The Supreme Court has decided against hearing a workplace accommodation case involving a Seventh-day Adventist, but hints that it may revisit employer accommodation standards in the future.
On February 24, 2020, the United States Supreme Court announced it would not hear the workplace religious freedom accommodation case, Darrell Patterson v. Walgreen Co.
Justice Alito, joined by Justice Thomas and Justice Gorsuch, penned a two-page detached opinion stating that the issue deserves review but that “this case does not present a good vehicle,” to address the issue adequately. Justice Alito stated, “I reiterate that review of the Hardison issue should be undertaken when a petition in an appropriate case comes before us.”
In Trans World Airlines, Inc. v. Hardison, 432 U.S. 63, 84 (1977), the Supreme Court ruled “that Title VII did not require an employer to make any accommodation for religious practice if doing so would impose more than a de minimis burden.”
As a result of Hardison, although employers could not overtly discriminate against an individual because of his or her beliefs, employers only had to make a minimal effort to accommodate religious practices.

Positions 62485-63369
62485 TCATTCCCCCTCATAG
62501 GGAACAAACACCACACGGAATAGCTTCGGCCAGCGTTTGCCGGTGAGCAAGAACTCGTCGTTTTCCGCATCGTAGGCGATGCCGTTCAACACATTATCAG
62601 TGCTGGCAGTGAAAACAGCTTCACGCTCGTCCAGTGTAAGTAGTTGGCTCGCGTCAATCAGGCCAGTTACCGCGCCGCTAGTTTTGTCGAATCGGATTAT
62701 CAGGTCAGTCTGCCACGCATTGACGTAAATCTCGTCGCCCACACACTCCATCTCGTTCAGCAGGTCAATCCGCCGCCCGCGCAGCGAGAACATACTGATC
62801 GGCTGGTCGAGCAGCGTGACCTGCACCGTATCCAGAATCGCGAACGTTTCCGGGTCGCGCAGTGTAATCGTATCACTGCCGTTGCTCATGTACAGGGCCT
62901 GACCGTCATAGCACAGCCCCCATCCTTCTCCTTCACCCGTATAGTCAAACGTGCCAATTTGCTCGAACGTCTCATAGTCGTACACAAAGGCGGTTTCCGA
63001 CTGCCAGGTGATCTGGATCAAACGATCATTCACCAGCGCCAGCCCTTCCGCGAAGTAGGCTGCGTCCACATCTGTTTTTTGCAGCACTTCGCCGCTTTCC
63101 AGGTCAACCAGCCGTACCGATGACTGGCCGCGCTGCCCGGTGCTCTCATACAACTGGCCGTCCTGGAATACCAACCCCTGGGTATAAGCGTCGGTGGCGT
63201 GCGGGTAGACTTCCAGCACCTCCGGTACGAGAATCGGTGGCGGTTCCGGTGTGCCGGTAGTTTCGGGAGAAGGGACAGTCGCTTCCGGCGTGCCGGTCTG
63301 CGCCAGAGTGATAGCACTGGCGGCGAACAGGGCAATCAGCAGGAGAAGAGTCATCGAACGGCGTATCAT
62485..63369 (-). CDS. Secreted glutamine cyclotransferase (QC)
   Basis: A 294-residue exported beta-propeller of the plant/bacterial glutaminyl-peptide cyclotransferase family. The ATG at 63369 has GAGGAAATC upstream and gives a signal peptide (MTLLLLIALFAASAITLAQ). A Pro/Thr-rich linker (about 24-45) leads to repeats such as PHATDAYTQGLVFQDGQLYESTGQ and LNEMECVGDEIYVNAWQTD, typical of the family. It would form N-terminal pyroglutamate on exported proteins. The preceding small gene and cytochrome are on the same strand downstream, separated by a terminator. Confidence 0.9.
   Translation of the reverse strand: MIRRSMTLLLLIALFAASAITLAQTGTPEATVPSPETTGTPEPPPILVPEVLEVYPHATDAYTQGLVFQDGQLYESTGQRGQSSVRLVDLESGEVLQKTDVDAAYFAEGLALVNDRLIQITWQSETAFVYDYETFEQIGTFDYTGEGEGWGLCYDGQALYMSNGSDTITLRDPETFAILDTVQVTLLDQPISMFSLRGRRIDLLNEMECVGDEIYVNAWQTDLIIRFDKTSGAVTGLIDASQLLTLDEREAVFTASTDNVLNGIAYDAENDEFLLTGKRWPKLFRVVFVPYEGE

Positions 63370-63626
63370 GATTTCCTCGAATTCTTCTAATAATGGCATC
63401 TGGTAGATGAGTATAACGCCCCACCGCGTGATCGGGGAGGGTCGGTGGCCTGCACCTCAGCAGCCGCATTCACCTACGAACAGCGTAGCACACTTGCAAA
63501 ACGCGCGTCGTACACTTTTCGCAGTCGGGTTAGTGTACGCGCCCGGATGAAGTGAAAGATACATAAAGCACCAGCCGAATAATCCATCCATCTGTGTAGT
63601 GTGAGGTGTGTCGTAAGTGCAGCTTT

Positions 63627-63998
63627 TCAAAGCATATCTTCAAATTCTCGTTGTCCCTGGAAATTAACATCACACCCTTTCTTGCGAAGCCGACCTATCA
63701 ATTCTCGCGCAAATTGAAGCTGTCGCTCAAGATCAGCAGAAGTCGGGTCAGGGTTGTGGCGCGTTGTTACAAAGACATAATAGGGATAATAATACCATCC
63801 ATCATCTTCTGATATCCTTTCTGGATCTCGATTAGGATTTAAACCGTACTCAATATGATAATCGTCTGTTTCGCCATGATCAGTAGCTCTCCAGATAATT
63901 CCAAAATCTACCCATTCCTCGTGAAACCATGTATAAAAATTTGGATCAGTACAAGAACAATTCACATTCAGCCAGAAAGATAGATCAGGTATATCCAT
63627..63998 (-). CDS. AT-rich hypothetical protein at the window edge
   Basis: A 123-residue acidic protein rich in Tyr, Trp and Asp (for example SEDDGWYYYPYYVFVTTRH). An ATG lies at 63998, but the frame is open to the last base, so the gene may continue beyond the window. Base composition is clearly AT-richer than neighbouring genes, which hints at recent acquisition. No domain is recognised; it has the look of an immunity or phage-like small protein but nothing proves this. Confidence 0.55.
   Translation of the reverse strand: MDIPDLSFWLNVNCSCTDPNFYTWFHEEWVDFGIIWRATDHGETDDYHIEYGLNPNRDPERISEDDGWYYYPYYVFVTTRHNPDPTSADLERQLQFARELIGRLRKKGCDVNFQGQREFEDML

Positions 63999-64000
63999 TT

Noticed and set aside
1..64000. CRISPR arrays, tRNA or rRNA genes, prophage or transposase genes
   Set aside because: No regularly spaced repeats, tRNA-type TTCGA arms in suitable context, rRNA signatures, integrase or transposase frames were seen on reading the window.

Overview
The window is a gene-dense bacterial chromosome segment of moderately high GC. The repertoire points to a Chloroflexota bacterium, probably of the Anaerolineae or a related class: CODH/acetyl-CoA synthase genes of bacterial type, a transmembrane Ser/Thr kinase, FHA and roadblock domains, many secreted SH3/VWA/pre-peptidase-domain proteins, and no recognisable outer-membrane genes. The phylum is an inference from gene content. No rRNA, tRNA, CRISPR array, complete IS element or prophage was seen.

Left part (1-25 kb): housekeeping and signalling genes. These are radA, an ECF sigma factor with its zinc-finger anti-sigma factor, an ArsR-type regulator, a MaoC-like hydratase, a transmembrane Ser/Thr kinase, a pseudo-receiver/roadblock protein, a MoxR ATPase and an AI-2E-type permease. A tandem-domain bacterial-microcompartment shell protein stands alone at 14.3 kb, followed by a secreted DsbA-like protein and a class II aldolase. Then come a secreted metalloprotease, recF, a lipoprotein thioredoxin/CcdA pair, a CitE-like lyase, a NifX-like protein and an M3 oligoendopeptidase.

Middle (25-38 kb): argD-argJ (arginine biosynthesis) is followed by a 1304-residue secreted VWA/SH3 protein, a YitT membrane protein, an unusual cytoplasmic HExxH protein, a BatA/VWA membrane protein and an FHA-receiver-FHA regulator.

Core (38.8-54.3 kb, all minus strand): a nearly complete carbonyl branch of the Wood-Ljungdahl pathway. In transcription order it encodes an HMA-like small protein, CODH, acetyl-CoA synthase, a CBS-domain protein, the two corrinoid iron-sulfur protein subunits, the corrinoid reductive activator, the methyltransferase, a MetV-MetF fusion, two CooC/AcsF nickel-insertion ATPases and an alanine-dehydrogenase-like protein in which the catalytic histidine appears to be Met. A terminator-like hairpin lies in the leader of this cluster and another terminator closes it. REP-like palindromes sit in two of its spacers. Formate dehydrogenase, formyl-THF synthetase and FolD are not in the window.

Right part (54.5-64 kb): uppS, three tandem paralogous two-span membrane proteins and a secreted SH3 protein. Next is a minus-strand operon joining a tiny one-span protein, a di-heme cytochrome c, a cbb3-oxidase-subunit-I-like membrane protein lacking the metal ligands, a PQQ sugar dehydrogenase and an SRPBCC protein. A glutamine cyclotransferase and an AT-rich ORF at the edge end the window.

Darrell Patterson, a Seventh-day Adventist, as a matter of religious belief, did not work on the Sabbath from sundown Friday to sundown Saturday. His employer, Walgreen, had accommodated him for years, but when he refused to participate in an unusually scheduled Saturday training session he was fired. He filed a religious discrimination lawsuit and lost at the lower level courts, and he ultimately appealed to the Supreme Court in August 2018.
Walter E. Carson and I had filed Founders’ First Freedom’s first amicus brief asking the Supreme Court to hear the case. We asked the Court to consider the case to provide guidance to lower courts that inconsistently addressed workplace religious accommodation cases. Carson is a Supreme Court veteran who successfully argued before the Court that the state of Florida had violated the Free Exercise Clause when it denied unemployment benefits to an employee who was terminated for refusing to work on during the Sabbath Hours in Hobbie v. Unemployment Appeals Commission of Florida, 480 U.S. 136 (1987).
While we are disappointed that the Court decided not to hear Patterson v. Walgreen, we honor Mr. Patterson for his courage and faithfulness to his beliefs, and we are thankful for the privilege to be in the arena. We look forward to engaging in future cases.
Photo: The Becket Fund Media Kit